Nick and I left Delhi and took the train to Agra. We spent a day exploring the town, visiting Subhash Bazaar and trying local sweets (petha and gajak). We passed the Agra Fort and crossed the river for a view of the Taj Mahal at sunset. Although beautiful, the tuk tuk driver who previously scammed us and the dense air pollution slightly took away from the awe.
The next morning we woke with the intentions of seeing the Taj at sunrise. We walked to the ticket counter and because we arrived prior to opening, we were forth in line. Eventually the office opened, and for the next hour and a half we’d be pushed and shoved in a line that didn’t serve as a line. There were Indian males in the foreigner female queue buying 20 individual tickets for a group. As like most “lines” in India, it turned into a chaotic mess.
We stood in another long line divided by sexes before we finally entered the compound. As we walked trough a final doorway we were struck with the beauty of the grand white mausoleum. Built in 1632, it took over 20 years to construct the complex. It was built by Emperor Shah Jahan after his 3rd wife (Mumtaz Mahal) died while giving birth to her 14th child. Jahan was later imprisoned by his son and he could only see his work from the window of his cell in the Agra Fort. Although highly touristed, this must be one of the most beautiful buildings in the world. It’s simple yet ornate design, detailed calligraphy and huge arched recesses make for an extremely satisfying structure. Inside the main building we got a closer look at the extravagant marble screens and precious gems.
As Nick and I left the compound we tried to catch the free public shuttle back to the ticket office. Unfortunately, we didn’t have much luck. We were told it was reserved and to walk 50 m to another, only to walk back and repeat the process multiple times. We soon found out that the free shuttles funded by the government weren’t offered to us as guides were paying shuttle drivers to take their tour groups, so the free shuttle was no longer free or available to individuals without a guide. From shuttle drivers in Agra and teachers in Ladakh to guides at Ranthambhore, it is obvious there is an enormous amount of corruption within government positions.
Overall, Agra was an interesting place. High poverty and high tourism created an interesting dynamic. The majority of locals associated white skin with money. Multiple times we were told “Oh, USA, very rich country. You must be very rich,” or asked our salaries only to be told half of our salaries paid for rent. We hadn’t felt this degree of push, buy, money since Vietnam. Between the air pollution, 103-degree heat, getting counterfeit change, butt grabs, and unreliable electricity and water, we had an interesting experience that we hadn’t yet (entirely) felt in India.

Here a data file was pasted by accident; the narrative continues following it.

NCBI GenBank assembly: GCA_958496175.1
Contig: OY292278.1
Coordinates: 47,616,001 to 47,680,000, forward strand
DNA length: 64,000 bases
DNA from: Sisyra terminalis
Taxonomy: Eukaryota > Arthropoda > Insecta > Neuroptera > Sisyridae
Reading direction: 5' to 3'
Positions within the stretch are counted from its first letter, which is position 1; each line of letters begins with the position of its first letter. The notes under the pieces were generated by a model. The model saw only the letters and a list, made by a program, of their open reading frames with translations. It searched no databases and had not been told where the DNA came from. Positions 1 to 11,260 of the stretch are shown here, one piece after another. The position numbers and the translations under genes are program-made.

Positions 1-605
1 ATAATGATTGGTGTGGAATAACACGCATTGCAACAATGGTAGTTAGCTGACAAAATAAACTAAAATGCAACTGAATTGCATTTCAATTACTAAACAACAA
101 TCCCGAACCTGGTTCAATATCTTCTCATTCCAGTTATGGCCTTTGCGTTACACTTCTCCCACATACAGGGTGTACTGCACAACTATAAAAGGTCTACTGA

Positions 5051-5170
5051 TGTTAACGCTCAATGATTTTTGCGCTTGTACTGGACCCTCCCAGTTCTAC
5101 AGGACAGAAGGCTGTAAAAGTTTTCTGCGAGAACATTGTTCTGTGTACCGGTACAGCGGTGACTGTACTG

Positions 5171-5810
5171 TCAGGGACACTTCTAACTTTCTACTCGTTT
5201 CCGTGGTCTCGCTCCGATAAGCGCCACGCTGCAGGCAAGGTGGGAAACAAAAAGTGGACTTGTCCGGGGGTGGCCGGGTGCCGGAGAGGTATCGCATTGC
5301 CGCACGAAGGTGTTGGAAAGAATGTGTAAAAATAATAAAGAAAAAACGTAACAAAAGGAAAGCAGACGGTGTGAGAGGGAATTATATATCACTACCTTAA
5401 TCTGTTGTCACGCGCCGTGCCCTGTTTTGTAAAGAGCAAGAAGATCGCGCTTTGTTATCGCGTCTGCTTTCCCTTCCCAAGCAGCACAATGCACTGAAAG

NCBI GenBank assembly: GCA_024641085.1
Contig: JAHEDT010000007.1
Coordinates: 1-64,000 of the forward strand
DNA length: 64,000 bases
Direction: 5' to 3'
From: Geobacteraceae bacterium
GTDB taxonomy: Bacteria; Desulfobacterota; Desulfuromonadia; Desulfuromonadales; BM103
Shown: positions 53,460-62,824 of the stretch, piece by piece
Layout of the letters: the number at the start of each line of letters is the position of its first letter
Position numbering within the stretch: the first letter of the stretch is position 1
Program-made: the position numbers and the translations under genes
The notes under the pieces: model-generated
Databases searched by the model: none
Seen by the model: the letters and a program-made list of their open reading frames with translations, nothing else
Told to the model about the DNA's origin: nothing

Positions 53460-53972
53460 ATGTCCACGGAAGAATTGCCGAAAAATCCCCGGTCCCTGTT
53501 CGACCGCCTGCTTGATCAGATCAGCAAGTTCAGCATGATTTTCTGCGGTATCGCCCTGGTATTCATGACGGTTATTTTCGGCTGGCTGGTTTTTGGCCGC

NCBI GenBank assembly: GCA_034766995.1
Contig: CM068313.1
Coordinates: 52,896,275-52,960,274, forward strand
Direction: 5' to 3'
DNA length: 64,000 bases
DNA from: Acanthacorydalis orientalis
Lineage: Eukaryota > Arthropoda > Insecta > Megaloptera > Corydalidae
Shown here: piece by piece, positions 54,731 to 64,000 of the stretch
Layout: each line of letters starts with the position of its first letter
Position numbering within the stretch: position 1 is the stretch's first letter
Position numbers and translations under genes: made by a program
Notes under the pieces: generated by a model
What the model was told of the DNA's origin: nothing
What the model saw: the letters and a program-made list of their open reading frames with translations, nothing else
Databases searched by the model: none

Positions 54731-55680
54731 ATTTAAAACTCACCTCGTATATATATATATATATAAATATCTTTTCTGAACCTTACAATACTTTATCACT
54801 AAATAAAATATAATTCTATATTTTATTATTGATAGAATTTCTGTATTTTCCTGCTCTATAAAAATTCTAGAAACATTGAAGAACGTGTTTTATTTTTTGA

The next day Nick and I took the bus to Fatehpur Sikri where we explored an ancient city built by the Munghal’s in 1571 and a mosque. The sandstone palace was fascinating and elaborately carved. As we walked around this compound it felt like we were walking through the set of the HBO show Gladiator. We left this compound and spent time around the local mosque, Jama Masjid, which reflected Persian and Indian design.
We soon found out our train to Sawai Madhopur was canceled and had to change plans. We ended up bussing to Bharatpur, where we stayed for 150 Ruppes ($2.30) and were certainly a sight as we were arrived during the off-season and there were no other foreigners. From there we took a train to Sawai Madhopur where we planned to visit Ranthambhore National Park and hopefully see some wild tigers!
As the train left for Sawai Madhopur, we watched the landscape quickly turn to desert. Sand covered fields, the sun was strong and the land flat. When we arrived we walked to a guesthouse and passed elaborately painted camels that were decorated in beads and pompoms. We took an afternoon safari in Ranthambhore National Park where over 70 tigers live. We saw a unique landscape, antelope the size of moose, deer, crocodiles, peacocks and birds. The jeep in front of us spotted a tiger but we weren’t so lucky. Although beautiful, our rowdy jeep of 20 local men didn’t seem phased that we were more likely to see tiger if we were quiet. We woke up the next morning at 3:50 am to try a morning safari but between our hotheadedess, corruption and not wanting a repeat of yesterday we decided to save the money and walk back to the guesthouse.
Days in India are long, especially when they don’t go as planned (and they never do). It’s hard work and easy to get down, but when you sit and eat the most delicious paneer punjabi and sip on chai in a rinky dink hut, you remember that you are in mother fucking India! And it’s not about the things you do or the wild tigers you see or don’t see, it’s about being present and watching cows eat cardboard and beautiful women peering through their sheer brightly colored sarais. It’s about letting go of the many butt grabs and stares and making friends on trains. It’s about shoving your face with street food, taking in Muslim architecture, eating with Sikhs, participating in Hindu festivals and sneezing at spice markets. All of it’s annoyances (and there are many) undeniably add to its magic.
*Another thank you to Nick who has done a terrific job with the majority of planning!
Sweets- try Petha, a square sweet made from pumpkin and glucose, it resembles a sugar water injected dried papaya. Also try gajak, a sweet crunchy biscuit, available October- April.
Cafe- 1/2 off any pizza over 150 R from 1-2 pm and 7-8 pm
Suoma Guesthouse, Bharatpur – We showed up off-season and were the only tourists in town. The owner “baby” was extremely friendly and only charged us 150 R ($3) for a room. We’d highly recommend this guesthouse.